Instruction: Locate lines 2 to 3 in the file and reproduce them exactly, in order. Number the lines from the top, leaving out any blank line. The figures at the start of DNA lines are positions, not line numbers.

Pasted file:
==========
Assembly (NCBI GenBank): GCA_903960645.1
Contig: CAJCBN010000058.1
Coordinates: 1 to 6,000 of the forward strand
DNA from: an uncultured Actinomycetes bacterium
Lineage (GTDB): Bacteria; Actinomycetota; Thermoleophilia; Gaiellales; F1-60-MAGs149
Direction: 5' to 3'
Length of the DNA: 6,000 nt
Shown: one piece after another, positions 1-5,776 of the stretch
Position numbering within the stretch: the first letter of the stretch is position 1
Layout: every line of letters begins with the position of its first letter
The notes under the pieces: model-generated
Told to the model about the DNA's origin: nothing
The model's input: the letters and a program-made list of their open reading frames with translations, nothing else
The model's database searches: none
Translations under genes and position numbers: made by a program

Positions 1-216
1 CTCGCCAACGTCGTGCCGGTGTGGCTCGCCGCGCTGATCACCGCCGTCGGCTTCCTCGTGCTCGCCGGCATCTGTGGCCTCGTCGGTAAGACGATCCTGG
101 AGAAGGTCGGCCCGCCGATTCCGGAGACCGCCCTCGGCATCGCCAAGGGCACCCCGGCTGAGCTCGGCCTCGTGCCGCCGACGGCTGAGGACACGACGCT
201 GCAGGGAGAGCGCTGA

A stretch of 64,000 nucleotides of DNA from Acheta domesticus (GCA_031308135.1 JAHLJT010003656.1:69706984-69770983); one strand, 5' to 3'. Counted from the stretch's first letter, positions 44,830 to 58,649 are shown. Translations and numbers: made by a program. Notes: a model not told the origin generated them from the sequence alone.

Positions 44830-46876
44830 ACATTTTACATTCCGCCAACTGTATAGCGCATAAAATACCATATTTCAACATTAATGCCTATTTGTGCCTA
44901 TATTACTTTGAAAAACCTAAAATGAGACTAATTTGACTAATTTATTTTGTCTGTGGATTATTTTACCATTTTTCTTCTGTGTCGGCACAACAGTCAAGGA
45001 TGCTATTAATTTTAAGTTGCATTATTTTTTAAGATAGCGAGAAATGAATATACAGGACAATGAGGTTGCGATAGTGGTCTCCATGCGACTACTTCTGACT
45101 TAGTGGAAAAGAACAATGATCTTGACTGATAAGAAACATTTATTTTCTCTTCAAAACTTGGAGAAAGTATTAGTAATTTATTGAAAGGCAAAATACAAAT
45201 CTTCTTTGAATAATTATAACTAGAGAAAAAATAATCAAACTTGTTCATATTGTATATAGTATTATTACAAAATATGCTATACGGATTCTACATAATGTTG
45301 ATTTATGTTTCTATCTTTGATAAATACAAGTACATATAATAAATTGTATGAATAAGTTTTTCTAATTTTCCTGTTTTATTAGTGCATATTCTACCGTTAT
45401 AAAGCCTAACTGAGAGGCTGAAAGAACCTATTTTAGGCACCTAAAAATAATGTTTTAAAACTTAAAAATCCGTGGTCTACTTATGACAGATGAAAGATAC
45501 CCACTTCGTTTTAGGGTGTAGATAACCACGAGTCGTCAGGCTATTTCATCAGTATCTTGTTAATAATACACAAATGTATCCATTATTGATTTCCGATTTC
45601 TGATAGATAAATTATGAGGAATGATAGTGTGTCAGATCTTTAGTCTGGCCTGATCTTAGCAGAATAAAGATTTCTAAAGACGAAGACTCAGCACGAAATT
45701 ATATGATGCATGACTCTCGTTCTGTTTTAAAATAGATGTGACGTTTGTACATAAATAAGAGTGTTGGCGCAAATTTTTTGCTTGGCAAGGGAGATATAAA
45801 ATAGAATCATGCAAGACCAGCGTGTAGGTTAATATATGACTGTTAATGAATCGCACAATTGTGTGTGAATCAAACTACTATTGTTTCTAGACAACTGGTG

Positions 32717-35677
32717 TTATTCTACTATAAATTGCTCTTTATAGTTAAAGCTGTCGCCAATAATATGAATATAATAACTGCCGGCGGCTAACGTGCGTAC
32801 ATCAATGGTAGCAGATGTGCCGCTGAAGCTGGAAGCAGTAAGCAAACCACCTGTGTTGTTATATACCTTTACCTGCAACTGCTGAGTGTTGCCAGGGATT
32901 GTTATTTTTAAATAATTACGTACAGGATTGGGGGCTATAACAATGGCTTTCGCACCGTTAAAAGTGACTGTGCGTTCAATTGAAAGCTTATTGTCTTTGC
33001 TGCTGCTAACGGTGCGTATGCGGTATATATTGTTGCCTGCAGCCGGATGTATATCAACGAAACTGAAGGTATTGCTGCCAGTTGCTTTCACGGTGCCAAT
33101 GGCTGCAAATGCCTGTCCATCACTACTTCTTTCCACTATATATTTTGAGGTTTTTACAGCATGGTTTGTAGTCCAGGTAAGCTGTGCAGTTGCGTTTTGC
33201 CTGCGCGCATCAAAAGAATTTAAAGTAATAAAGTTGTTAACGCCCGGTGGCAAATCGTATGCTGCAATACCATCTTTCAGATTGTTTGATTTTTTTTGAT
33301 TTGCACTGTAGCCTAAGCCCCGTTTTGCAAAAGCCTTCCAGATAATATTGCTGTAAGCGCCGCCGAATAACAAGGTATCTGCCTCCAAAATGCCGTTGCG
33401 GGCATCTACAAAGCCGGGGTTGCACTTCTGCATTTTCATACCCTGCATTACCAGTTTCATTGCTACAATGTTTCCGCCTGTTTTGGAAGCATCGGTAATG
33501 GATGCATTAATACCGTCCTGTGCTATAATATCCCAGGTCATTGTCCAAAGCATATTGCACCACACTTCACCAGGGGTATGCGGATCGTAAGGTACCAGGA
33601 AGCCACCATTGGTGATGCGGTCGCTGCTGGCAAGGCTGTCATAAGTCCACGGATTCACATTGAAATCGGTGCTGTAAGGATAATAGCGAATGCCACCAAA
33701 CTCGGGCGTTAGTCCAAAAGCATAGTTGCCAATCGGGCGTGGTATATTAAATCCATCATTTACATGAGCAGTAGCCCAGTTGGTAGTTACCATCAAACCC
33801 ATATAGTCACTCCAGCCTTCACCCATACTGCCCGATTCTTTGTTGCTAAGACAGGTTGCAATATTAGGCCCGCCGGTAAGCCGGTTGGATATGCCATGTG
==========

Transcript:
Contig: CAJCBN010000058.1
Coordinates: 1 to 6,000 of the forward strand